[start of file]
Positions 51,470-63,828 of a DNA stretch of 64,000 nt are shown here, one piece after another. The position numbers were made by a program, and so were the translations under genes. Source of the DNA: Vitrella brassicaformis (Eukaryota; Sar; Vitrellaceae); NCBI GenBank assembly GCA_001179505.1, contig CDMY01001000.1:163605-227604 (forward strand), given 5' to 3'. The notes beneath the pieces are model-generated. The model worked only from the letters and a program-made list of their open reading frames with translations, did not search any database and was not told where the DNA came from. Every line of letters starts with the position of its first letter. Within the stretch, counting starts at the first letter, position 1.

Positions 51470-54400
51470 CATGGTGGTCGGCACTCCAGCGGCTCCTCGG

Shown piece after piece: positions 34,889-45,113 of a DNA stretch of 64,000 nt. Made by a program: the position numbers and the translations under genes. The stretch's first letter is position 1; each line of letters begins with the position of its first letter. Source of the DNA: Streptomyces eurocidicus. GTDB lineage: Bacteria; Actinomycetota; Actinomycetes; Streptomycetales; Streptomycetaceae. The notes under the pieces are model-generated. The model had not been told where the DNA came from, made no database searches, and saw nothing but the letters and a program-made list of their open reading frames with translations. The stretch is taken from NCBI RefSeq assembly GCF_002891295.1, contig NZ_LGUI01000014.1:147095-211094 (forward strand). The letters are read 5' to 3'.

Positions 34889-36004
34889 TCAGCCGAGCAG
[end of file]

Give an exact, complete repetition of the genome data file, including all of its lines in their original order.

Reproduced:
Positions 51,470-63,828 of a DNA stretch of 64,000 nt are shown here, one piece after another. The position numbers were made by a program, and so were the translations under genes. Source of the DNA: Vitrella brassicaformis (Eukaryota; Sar; Vitrellaceae); NCBI GenBank assembly GCA_001179505.1, contig CDMY01001000.1:163605-227604 (forward strand), given 5' to 3'. The notes beneath the pieces are model-generated. The model worked only from the letters and a program-made list of their open reading frames with translations, did not search any database and was not told where the DNA came from. Every line of letters starts with the position of its first letter. Within the stretch, counting starts at the first letter, position 1.

Positions 51470-54400
51470 CATGGTGGTCGGCACTCCAGCGGCTCCTCGG

Shown piece after piece: positions 34,889-45,113 of a DNA stretch of 64,000 nt. Made by a program: the position numbers and the translations under genes. The stretch's first letter is position 1; each line of letters begins with the position of its first letter. Source of the DNA: Streptomyces eurocidicus. GTDB lineage: Bacteria; Actinomycetota; Actinomycetes; Streptomycetales; Streptomycetaceae. The notes under the pieces are model-generated. The model had not been told where the DNA came from, made no database searches, and saw nothing but the letters and a program-made list of their open reading frames with translations. The stretch is taken from NCBI RefSeq assembly GCF_002891295.1, contig NZ_LGUI01000014.1:147095-211094 (forward strand). The letters are read 5' to 3'.

Positions 34889-36004
34889 TCAGCCGAGCAG